7. Bo X, Burnstock G (1995) Characterization and autoradiographic localisation of [3H] alpha, beta-methylene adenosine 5’-triphosphate binding sites in human urinary bladder. Br J Urol 76:297–302PubMedGoogle Scholar
  8. Boehm S (1999) ATP stimulates sympathetic transmitter release via presynaptic P2X purinoceptors. J Neurosci 19:737–746PubMedGoogle Scholar
  9. Bolego C, Pinna C, Abbracchio MP, Cattabeni F, Puglisi L (1995) The biphasic response of rat vesical smooth muscle to ATP. Br J Pharmacol 114:1557–1562PubMedGoogle Scholar
  10. Bower WF, Moore KH, Shepherd RB, Adams R (1996) The epidemiology of childhood enuresis in Australia. Br J Urol 78:602–606PubMedGoogle Scholar
  11. Brading AF, Inoue R (1991) Ion channels and excitatory transmission in the smooth muscle of the urinary bladder. Zeit Kardiol 80 (Suppl 7):47–53Google Scholar
  12. Brown C, Burnstock G, Cocks T (1979) Effects of adenosine 5’-triphosphate (ATP) and β, γ-methylene ATP on the rat urinary bladder. Br J Pharmacol 65:97–102PubMedGoogle Scholar
  13. Burnstock G, Cocks T, Kasakov L, Wong HK (1978) Direct evidence for ATP release from non-adrenergic, non-cholinergic (“purinergic”) nerves in the guinea-pig taenia coli and bladder. Eur J Pharmacol 49:145–149CrossRefPubMedGoogle Scholar
  14. Cockayne DA, Hamilton SG, Zhu Q-M, Dunn PM, Zhong Y, Novakovic S, Malmberg AB, Cain G, Berson A, Kassotakis L, Hedley L, Lachnit WG, Burnstock G, McMahon SB, Ford APDW (2000) Urinary bladder hyporeflexia and reduced pain-related behaviour in P2X3-deficient mice. Nature 407:1011–1015CrossRefPubMedGoogle Scholar
  15. Dutton JE, Hansen MA, Barden JA, Bennett MR (1999) Development of the distribution of single P2X homomeric and heteromeric receptor clusters on smooth muscle cells in relation to nerve varicosities in the rat urinary bladder. J Neurocytol 28:3–15Google Scholar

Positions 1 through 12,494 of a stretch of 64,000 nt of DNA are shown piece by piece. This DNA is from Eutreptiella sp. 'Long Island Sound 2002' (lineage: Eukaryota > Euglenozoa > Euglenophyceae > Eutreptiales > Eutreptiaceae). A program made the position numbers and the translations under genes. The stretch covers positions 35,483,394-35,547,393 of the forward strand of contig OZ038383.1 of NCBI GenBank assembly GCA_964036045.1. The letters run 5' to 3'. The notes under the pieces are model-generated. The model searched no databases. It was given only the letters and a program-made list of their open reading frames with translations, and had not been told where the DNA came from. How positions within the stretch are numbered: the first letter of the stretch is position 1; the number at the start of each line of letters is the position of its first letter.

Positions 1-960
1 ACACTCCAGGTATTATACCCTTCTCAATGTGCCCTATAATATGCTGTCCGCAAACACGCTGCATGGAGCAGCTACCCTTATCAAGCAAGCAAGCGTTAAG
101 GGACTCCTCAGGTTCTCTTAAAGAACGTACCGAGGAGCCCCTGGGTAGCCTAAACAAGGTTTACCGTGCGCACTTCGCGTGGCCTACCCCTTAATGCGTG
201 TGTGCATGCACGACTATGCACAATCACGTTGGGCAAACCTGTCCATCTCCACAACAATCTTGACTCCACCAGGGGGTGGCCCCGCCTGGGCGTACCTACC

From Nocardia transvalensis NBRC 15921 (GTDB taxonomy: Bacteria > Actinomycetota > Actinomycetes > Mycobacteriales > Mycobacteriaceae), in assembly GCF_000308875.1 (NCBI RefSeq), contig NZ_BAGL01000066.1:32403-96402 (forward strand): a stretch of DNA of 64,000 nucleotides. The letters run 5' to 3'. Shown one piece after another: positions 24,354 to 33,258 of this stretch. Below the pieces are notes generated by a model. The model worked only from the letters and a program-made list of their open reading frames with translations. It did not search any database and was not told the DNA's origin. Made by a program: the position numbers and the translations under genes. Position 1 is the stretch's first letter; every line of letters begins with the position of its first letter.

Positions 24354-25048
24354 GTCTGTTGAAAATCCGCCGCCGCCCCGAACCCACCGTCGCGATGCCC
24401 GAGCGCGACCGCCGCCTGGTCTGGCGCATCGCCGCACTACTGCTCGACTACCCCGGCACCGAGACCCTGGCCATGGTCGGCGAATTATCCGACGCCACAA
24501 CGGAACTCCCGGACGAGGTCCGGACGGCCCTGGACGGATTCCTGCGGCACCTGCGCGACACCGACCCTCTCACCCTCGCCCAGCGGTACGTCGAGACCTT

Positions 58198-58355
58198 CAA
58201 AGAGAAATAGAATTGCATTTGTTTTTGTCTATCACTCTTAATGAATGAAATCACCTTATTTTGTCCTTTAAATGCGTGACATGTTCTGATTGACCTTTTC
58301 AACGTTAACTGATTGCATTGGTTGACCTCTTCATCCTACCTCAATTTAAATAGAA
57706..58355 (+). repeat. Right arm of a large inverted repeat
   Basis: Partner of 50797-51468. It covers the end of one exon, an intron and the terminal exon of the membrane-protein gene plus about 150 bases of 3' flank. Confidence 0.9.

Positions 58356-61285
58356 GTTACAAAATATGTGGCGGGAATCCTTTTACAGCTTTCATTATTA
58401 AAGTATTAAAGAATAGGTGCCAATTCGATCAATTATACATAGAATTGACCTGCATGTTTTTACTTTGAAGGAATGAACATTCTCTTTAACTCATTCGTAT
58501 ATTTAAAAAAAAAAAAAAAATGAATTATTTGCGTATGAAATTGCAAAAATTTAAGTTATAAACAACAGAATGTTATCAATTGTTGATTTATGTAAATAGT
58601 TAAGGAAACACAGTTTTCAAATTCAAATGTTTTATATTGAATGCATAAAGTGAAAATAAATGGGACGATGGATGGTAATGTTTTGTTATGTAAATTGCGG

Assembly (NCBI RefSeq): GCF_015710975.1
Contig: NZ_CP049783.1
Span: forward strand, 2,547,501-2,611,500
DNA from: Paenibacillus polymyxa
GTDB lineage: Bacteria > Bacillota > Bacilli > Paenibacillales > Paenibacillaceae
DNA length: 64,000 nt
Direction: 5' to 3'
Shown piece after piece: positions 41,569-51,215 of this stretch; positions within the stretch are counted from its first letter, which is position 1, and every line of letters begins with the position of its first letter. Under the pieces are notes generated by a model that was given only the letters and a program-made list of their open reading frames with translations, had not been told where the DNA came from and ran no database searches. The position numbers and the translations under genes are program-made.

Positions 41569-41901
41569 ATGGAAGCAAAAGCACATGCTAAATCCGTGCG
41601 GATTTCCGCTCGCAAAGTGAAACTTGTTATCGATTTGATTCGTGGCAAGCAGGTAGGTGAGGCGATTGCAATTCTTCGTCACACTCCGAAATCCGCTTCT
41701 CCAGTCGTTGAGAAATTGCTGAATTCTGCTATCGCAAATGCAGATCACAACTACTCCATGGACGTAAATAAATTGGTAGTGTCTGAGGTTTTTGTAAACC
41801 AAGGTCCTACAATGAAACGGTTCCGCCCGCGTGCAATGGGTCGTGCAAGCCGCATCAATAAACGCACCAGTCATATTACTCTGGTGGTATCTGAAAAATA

16. Evans RJ, Lewis C, Virginio C, Lundstrom K, Buell G, Surprenant A, North RA (1996) Ionic permeability of, and divalent cation effects on, two ATP-gated cation channels (P2X receptors) expressed in mammalian cells. J Physiol 497:413–422PubMedGoogle Scholar
  17. Gosling JA, Dixon JS (1975) The structure and innervation of smooth muscle in the wall of the bladder neck and proximal urethra. Br J Urol 47:549–558PubMedGoogle Scholar
  18. Hansen MA, Balcar VJ, Barden JA, Bennett MR (1998) The distribution of single P2X1-receptor clusters on smooth muscle in relation to nerve varicosities in the rat urinary bladder. J Neurocytol 27:529–539CrossRefPubMedGoogle Scholar
  19. Hay-Smith J, Herbison P, Ellis G, Moore K (2002) Anticholinergic drugs versus placebo for overactive bladder syndrome in adults. Cochrane Database Syst Rev 3:CD003781Google Scholar
  20. Hunskar S, Arnold EP, Burgio K, Diokno AC, Herzog AR, Mallett VT (2000) Epidemiology and natural history of urinary incontinence: review article. Int Urogynacol J 11:301–319CrossRefGoogle Scholar
  21. Kukley M, Barden JA, Steinhäuser C, Jabs R (2001) Distribution of P2X receptors on astrocytes in juvenile rat hippocampus. Glia 36:11–21CrossRefPubMedGoogle Scholar
  22. Lee H, Bardini M, Burnstock G (2000) Distribution of P2X receptors in the urinary bladder and the ureter of the rat. J Urol 163:2002–2007PubMedGoogle Scholar
  23. Longhurst PA, Schwegel T, Folander K, Swanson R (1996) The human P2X1 receptor: molecular cloning, tissue distribution, and localisation to chromosome 17. Biochim Biophys Acta 1308:185–188CrossRefPubMedGoogle Scholar